Delivering country-tinged Americana music is a priority for songstress Elise Davis.
The Little Rock, Arkansas, native grew up believing she'd follow in the footsteps of the women around her — marrying at a young age and having children — but she's done quite the opposite.
For Davis — who plays with Black Lillies and Radio Birds on Dec. 1 at Visulite Theatre — her commitment is to music, not matrimony or offspring. At 28, she's released several independent albums but her most recent album, The Token, is her debut on the Thirty Tigers label.
The first song on the album is the namesake, "The Token," and it sets the tone of the record.
"I titled the record The Token and made it the first song because I feel like that song is sort of the mission statement for the whole record, which is basically whichever path you choose there's always going to be good and bad. That's just life," says Davis. "And all the songs to follow are little snippets of my experiences as I am trying to decipher what my life will look like in that way."
While she addresses the inherent pressures of a woman living in the South, she also speaks freely about sexuality and substance abuse. Tracks like "I Go To Bars And Get Drunk" and "Benefits" speak on alternative lifestyles and views. On "Benefits" specifically, she makes a bold statement about the rewards of having friends with benefits.
"Sexuality, in particular, you're often made to feel guilty about. In the South, as a woman I feel like if you're really open about your sexuality it's often tied in with being slutty. That's something that the older I get has made me realize how sex-negative America is," says Davis. "I wanted to speak on sexuality and substance abuse. It's definitely a little uncommon to sing that one in front of my granddad, but there wasn't anything that was going to stop me from putting that on there."
- Elise Davis (Photo credit Gregg Roth)
Other songs, like "Penny," take a sensual approach to sexual escapades without the intent of relationship development. Davis sings of freedom, as have other singer/songwriters — Lana Del Rey springing to mind. The no-strings-attached attitude is refreshing, lending to the song's sexy twang.
Davis describes her music as "not straight up country," fitting best in the Americana genre. Her songs — personal, honest and vulnerable at times — are a direct reflection of her life. "Hotel Room," one of the more vulnerable tracks on the album is about a bad relationship she was in. "Make the Kill" is another breakup song that was influenced after a move from Little Rock to Nashville, Tenn., where she's lived for the past five years.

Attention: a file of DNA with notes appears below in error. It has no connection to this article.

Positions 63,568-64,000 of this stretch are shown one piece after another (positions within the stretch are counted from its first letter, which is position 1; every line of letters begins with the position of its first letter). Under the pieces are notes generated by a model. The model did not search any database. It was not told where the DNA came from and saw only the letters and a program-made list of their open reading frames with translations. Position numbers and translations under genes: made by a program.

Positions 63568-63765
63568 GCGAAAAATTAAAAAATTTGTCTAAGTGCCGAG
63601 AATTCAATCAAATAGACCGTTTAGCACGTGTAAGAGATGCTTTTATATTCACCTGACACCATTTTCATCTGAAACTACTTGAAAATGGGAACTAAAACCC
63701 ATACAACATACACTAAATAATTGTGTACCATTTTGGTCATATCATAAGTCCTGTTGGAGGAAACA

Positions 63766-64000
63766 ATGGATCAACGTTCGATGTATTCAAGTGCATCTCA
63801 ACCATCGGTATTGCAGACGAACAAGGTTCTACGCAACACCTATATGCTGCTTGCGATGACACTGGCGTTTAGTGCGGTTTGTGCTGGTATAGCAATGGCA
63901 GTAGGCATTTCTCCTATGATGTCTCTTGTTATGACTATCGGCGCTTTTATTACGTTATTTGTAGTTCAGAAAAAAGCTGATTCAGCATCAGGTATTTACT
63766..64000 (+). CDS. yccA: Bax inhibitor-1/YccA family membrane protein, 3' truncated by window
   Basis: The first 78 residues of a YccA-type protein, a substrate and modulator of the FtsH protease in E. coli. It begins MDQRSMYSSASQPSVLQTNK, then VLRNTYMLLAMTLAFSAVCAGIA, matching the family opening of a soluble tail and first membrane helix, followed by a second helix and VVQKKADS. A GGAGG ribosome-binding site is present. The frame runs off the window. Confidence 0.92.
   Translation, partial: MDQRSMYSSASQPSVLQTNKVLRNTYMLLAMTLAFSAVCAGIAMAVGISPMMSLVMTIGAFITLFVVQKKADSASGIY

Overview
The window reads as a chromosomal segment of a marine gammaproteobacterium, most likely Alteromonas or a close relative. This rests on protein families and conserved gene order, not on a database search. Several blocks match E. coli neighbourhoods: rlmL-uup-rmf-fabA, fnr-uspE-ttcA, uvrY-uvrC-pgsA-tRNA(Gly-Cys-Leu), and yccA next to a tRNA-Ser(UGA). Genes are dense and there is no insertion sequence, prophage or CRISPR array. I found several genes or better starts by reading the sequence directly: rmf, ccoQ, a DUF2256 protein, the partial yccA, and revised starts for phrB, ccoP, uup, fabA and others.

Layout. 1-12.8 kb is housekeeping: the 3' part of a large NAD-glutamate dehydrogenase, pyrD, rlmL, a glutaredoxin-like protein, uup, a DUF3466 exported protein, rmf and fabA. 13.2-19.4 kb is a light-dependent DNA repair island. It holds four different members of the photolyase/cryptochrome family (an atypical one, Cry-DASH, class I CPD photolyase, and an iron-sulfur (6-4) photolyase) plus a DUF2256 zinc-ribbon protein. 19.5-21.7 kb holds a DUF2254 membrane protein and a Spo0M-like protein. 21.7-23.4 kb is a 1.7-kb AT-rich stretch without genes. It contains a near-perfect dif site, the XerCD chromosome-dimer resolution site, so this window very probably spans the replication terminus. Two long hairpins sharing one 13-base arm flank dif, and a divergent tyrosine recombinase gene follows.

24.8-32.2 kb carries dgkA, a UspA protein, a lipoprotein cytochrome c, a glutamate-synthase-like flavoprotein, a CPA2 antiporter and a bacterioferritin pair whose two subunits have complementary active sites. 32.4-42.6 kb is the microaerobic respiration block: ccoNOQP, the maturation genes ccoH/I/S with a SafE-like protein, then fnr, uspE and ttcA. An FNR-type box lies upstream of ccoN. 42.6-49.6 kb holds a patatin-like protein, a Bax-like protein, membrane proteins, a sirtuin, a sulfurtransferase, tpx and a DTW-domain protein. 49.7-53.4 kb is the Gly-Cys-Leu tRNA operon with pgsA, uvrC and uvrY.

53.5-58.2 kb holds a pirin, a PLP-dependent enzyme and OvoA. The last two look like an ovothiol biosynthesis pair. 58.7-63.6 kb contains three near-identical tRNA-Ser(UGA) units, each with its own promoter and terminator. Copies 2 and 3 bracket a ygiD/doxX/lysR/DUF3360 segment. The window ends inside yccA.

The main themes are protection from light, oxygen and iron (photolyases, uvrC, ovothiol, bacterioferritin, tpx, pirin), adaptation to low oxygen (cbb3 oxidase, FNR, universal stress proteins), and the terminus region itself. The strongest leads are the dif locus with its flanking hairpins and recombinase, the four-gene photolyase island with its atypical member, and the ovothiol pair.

It was in Nashville that Davis started work at a publishing company. She later entered a "Pub Deal Contest," presented by Martin Guitar and American Songwriter and won a year-long $20,000 publishing contract with HoriPro Entertainment Group.
After that, she pushed to release her debut album with a label. Her manager connected her to producer Sam Kassirer (Josh Ritter, Lake Street Dive, Erin McKeown, Langhorne Slim, and more), who arranged for the album's recording musicians — including guitarist Josh Kaufman (Bob Weir, Day of the Dead collaborator with Aaron and Brice Dessner of The National), bassist Bradley Cool (Indigo Girls, Shannon Van Etten), drummer Matt McCaughan (Bon Iver, Hiss Golden Messenger). They all met to record the album in a secluded winter cabin in Maine where they were shacked up for 11 days.
This was a long time coming for Davis, who recorded her first song — inspired by running away after her parents refused to let her attend a Bush concert — at just 12 years old. "It was a song about feeling alone in a big house," says Davis, who returned home from running away only to discover that her parents hadn't even noticed she was missing.
Much like those days, Davis still uses loneliness as a muse for her songs. The Token's "Not the End of the World" is a sad tour song, written after one of her solo outings. But at the end of the day, Davis is happy about where she's at, despite touring's effect on her relationship status.
"I've had trouble with [relationships] as you can probably tell. People will get jealous and it's easy to lose touch. It's definitely hard to maintain relationships doing what I do," says Davis.
While on the road, she often hears from friends who are eager to announce their engagements. The song "Diamond Days," was inspired by her being asked to be a bridesmaid.
"I was super hungover with my hair in a greasy ponytail in the backseat of a van driving back from a Houston show," says Davis. "I started to write that on a napkin in my lap." The result is a song about feeling alone, yet content, and alive on the road.
The chorus echoes: "I chose to take my time. She chose to take his name." She's ok with being a bridesmaid, though.